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Plasmids 101: E. coli Strains for Protein Expression

Posted by Julian Taylor-Parker on Feb 10, 2015 10:06:00 AM

In a previous Plasmids 101 blog, we reviewed the salient features of several popular strains of E. coli for DNA propagation. While great for cloning purposes, these E. coli strains are not usually well suited for recombinant protein expression. Many challenges can arise when over-expressing a foreign protein in E. coli. We will review the potential pitfalls of recombinant protein expression and some of the most popular commercial strains designed to avoid them.

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Topics: Lab Tips, Plasmids 101

Management for Scientists: Giving Feedback

Posted by Joanne Kamens on Feb 6, 2015 9:46:00 AM

This is the third in a 5 part series on Management for scientists. Subscribe to the Addgene Career Advice Posts here.

Feedback is help and it should result in authentic assistance for the recipient to become more effective and successful. Giving timely and useful feedback is an absolutely required aspect of being a successful manager. Great bosses tell people where they stand clearly and routinely. They are clear with each employee about what they do well and where they need to improve, and they’re also clear about how the person is doing overall. Employees hate to wonder what you think of their work.

 Check out Joanne's Reddit AMA

 

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Topics: Career, Management for Scientists

Trends in CRISPR and SynBio Technologies [Slideshare]

Posted by Joanne Kamens on Feb 4, 2015 10:58:00 AM

Addgenie Eric Perkins attended the recent Keystone Meeting "Precision Genome Engineering and Synthetic Biology". His reflections on the program are here. This was a great opportunity for Addgene to present our own data on plasmid deposits and distirbution for these fast moving fields. 

Addgene is a global nonprofit plasmid repository. Over 2,000 labs have deposited plasmids to Addgene and we distribute over 130,000 plasmids in 2014. Thus, we are in a unique position to observe and quantify how new technologies are being disseminated through the scientific community.

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Topics: Hot Plasmids, Genome Engineering, Inside Addgene, Synthetic Biology, CRISPR

Career Coaching for Scientists: Why and Where Do I Find One?

Posted by Joanne Kamens on Jan 29, 2015 8:25:00 AM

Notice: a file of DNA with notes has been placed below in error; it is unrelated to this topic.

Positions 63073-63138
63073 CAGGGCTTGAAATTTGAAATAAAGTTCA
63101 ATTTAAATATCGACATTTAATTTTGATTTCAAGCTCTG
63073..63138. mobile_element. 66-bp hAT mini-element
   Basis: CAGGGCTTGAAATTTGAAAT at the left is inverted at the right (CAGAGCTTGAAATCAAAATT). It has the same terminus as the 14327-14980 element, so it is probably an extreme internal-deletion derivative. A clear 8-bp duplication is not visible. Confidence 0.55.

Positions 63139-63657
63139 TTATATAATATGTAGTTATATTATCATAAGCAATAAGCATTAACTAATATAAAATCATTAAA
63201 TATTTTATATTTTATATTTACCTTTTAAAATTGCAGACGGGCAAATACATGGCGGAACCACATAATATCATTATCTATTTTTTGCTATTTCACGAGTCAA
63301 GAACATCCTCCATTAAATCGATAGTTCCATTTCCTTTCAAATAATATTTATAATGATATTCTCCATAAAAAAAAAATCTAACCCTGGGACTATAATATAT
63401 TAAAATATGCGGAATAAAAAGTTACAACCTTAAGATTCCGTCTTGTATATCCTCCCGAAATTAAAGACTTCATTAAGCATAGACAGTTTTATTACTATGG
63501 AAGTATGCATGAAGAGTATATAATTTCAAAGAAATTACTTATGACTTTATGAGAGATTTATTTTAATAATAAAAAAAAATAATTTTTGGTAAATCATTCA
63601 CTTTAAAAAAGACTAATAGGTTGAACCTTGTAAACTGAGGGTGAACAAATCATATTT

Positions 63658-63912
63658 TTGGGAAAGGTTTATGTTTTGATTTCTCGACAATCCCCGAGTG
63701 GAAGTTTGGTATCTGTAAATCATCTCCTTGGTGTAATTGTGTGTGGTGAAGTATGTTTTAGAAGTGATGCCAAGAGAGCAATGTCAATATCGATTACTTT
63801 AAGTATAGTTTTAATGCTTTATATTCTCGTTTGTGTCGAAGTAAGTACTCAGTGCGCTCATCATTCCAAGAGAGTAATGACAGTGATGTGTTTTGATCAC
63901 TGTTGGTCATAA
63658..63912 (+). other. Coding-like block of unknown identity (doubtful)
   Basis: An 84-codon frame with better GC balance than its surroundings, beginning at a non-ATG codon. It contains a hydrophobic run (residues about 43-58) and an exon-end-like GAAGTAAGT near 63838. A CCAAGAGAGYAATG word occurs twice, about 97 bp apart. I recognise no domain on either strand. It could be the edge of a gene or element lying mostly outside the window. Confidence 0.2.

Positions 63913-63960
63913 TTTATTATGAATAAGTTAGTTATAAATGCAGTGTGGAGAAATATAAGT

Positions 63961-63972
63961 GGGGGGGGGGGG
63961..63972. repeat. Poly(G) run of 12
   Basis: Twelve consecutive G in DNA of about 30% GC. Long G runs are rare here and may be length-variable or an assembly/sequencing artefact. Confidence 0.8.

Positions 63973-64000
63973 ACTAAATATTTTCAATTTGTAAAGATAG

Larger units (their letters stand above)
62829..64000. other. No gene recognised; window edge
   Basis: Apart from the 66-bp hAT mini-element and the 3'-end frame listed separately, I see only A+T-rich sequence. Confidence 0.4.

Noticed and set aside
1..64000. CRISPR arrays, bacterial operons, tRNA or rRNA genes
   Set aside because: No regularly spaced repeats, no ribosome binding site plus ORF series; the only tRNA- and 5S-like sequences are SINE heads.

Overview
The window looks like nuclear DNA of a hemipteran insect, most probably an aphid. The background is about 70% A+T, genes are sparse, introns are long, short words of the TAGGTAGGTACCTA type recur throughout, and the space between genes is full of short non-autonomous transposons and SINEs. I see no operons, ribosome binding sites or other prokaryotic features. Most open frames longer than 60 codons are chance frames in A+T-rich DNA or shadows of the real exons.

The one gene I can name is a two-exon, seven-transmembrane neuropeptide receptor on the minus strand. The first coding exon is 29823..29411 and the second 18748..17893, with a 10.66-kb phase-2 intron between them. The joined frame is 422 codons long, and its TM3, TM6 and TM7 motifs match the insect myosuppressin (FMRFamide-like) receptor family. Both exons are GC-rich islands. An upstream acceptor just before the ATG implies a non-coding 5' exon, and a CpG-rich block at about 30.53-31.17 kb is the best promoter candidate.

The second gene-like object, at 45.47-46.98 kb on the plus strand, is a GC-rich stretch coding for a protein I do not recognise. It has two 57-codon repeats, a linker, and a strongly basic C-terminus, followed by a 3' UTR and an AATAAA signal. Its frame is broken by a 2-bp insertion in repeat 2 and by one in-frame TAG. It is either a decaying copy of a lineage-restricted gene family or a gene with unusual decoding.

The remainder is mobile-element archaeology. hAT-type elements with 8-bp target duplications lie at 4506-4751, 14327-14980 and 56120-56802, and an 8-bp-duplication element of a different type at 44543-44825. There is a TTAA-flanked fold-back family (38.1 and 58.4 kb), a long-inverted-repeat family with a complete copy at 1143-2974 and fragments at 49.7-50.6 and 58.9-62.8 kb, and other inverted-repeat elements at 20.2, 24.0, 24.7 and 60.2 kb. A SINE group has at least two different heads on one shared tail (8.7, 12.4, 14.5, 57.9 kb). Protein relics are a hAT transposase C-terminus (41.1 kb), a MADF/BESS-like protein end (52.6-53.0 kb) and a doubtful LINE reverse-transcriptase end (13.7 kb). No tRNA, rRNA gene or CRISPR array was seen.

Professional Career Coaching can be an excellent tactic for scientists making a career shift or who wish to improve their current job situation. What can a coach do that is different from an advisor, boss or mentor? First, professional coaches have experience and knowledge to help scientists transition out of the academic sphere into a different meaningful career in science. Supervisors in the academic infrastructure are not always as effective in mentoring for this transition. Second, a coach will help you set goals and then hold you accountable for carrying through on the actions you committed to. Finally, hiring a paid coach will make you take the experience more seriously and I have seen, without exception, that this helps people do a better job at reaching their goals. 

Check out Joanne's Reddit AMA

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Topics: Career, Career Readiness

An “elegans” Approach to Better CRISPR/Cas9 Editing Efficiency

Posted by Guest Blogger on Jan 27, 2015 10:13:47 AM

This post was contributed by Jordan Ward who is a postdoctoral fellow at UCSF.

Emerging CRISPR/Cas9 editing technologies have transformed the palette of experiments possible in a wide range of organisms and cell lines. In C. elegans, one of the model organisms which I use to study gene regulation during developmental processes, CRISPR/Cas9 allows us to knock out sequences and introduce mutations and epitopes with unprecedented ease. In the last year, several advances in C. elegans genome editing using CRISPR/Cas9 have emerged, which I will describe below. These new C. elegans approaches rapidly enrich for editing events without the need for any selective marker to remain in the edited animal. To my knowledge these approaches have not yet been extended to other organisms/cell lines, though it is likely that many aspects will broadly improve editing efficiency.

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Topics: Plasmid Technology, Genome Engineering, CRISPR

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